The PDSA Dickin Medal for Gallantry, offered together with a RSPCA Red Collar for Valour, had been estimated at £20,000-30,000 by Mayfair saleroom Noonans on October 12. Including buyer’s premium the price bid online was £173,600.
Rob was honoured for gallantry and outstanding service during the Second World War, during which he undertook 20 parachute descents while serving with Infantry in North Africa and the 2nd SAS Regiment in Italy.
The medal was sold with an extensive archive including his collar, a portrait painting, photographs, certificate, manuscripts, books and letters.
Farm dog and pet
Rob was bought as a puppy from Colemere Farm near Ellesmere in Shropshire in 1939 for 5 shillings, and lived his early years with the Bayne family of nearby Tetchill as their farm dog and pet.
His owners volunteered him as a War Dog in 1942 and he was signed up on May 19 of that year. From September 1943 Rob served with the SAS - the first war dog to do so - taking part in operations in sabotage missions.
Christopher Mellor-Hill of Noonans said: “ ‘Rob the Parachuting Dog’ is the most famous of all the Dickin Medal recipients and we are delighted to be offering his medals on behalf of the family who owned him. Rob was the first War Dog attached to the SAS to be awarded the ‘animal VC’ and was reportedly the only War Dog to have been nominated for the Dickin Medal by the War Office.”
Demobilised on 27 November 1945, Rob led the Wembley Parade of 32 war dogs on July 16, 1947, in front of 10,000 spectators, being the only dog present to hold both the Dickin Medal and the RSPCA Red Collar and Medallion for Valour.
Mellor-Hill added: "We knew this was an amazing Dickin Medal and truly believed it would take the world record comfortably but we are really pleased to see Rob the Dog make such a spectacular ‘parachute’ landing in smashing the Dickin Medal world record by more than six times."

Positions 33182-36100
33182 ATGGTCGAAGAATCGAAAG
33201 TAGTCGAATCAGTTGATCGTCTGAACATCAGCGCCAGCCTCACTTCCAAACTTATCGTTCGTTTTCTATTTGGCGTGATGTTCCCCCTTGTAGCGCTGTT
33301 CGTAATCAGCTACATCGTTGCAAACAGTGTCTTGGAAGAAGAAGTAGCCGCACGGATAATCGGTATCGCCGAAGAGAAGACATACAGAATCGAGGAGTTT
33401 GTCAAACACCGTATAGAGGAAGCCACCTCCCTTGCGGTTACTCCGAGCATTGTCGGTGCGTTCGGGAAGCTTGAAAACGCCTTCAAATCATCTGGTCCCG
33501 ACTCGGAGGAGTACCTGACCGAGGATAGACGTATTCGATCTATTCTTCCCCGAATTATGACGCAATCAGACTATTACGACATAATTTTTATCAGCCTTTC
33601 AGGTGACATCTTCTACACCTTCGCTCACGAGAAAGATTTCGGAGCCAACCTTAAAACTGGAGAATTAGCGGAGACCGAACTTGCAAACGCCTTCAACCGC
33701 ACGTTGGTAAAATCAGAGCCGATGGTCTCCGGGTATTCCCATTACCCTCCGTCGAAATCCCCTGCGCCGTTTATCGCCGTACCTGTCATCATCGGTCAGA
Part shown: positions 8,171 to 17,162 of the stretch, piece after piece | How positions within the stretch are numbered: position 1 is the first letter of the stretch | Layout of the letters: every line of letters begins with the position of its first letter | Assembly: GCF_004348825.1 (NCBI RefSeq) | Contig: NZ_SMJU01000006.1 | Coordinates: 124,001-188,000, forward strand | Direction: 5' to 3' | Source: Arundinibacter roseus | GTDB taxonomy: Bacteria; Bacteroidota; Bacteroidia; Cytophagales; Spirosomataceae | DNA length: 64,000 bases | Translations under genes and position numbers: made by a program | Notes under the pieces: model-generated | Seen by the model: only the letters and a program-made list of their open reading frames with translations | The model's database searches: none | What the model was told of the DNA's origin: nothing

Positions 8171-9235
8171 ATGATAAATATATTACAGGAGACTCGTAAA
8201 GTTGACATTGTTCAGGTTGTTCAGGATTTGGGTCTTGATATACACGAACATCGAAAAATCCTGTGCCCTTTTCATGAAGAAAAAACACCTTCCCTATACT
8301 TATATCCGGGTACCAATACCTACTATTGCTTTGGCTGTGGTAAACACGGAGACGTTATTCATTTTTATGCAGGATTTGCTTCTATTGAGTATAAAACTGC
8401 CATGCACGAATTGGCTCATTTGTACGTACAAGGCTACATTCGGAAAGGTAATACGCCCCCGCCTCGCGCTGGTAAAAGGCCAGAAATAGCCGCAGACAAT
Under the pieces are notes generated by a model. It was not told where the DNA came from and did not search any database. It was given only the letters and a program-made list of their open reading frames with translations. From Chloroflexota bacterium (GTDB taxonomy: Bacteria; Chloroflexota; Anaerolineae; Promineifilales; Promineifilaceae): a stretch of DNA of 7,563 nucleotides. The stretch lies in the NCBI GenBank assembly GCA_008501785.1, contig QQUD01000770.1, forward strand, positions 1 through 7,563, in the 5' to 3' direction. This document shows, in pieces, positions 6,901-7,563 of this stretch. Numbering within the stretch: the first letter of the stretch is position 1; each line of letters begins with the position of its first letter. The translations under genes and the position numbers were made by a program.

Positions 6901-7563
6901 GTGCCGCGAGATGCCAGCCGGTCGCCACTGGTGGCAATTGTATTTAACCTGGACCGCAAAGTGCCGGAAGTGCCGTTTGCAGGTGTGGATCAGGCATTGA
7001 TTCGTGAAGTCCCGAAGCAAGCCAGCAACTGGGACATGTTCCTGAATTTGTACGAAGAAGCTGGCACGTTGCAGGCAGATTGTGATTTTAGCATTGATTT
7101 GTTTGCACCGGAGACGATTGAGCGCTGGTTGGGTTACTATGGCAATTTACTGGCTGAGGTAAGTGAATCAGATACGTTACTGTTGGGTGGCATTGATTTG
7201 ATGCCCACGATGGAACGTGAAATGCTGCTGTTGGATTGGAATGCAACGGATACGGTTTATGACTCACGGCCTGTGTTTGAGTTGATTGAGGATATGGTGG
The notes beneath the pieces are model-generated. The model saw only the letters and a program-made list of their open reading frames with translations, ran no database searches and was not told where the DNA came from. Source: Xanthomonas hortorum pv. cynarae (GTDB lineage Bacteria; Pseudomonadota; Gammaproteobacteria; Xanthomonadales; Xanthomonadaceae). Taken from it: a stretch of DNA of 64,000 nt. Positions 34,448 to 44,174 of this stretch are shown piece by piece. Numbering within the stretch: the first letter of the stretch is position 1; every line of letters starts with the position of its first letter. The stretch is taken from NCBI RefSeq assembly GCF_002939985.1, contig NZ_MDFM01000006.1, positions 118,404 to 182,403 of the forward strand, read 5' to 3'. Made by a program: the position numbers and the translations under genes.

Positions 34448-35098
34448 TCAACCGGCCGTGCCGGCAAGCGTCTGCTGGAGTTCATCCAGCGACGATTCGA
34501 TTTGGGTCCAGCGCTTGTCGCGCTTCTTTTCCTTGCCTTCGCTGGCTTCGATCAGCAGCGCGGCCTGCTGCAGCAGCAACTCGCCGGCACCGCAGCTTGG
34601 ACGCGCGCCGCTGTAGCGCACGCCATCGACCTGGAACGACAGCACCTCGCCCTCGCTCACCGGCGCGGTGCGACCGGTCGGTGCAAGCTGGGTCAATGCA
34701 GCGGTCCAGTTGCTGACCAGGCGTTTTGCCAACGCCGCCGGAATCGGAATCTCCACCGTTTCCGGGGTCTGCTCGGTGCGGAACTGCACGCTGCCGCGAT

They also serve
Instituted by Maria Dickin, the founder of the People’s Dispensary for Sick Animals (PDSA), in 1943, the Dickin Medal has since been awarded on 71 occasions - 32 of them going to pigeons, 34 to dogs, four to horses and one to a cat.
The vast majority (and all those awards to pigeons) were granted in respect of acts of bravery in the Second World War, but more recently a number of awards have been made to arms and explosives search dogs of the Royal Army Veterinary Corps for their gallantry in Iraq and Afghanistan.
The Baynes’ son, Basil (who now lives in Antrim, Northern Ireland) sold the medal, and recalls: “Following his wartime exploits, Rob was returned to us and settled back into life on the farm, occasionally making public appearances to help raise funds for returning prisoners of war and their families.
“In February 1948 he disappeared for five days with his companion, our other dog, Judy, a spaniel. Rob returning in an emaciated condition without his collar - his collar was what we called his everyday collar. It had red, white and blue ribbon all around it.
"Several years later a local farm worker out rabbiting with spade found the collar hooked around the root of a tree. Rob had strained and lost weight until he was able to slip the collar over his head. This dilapidated collar, now missing all ribbons, is among the items in the auction and the strain on the holes in the collar is obvious!”
Rob died in 1952, aged 12.
Proceeds from the medal and collar sale will be given to the Taylor McNally Foundation which supports charities giving opportunities to children and young people from disadvantaged backgrounds and difficult circumstances.
Noonans (then known as Dix Noonan Webb) sold another Dickin Medal given to a pigeon, called the Duke of Normandy, for £22,000 in 2020. The citation stated: “For being the first bird to arrive with a message from Paratroops of the 21st Army Group behind enemy lines on D-Day, 6th June 1944, while serving with the APS (Allied Pigeon Service).”
After an epic 26 hours and 50 minutes flight he was the first bird to arrive home with vital intelligence from behind enemy lines.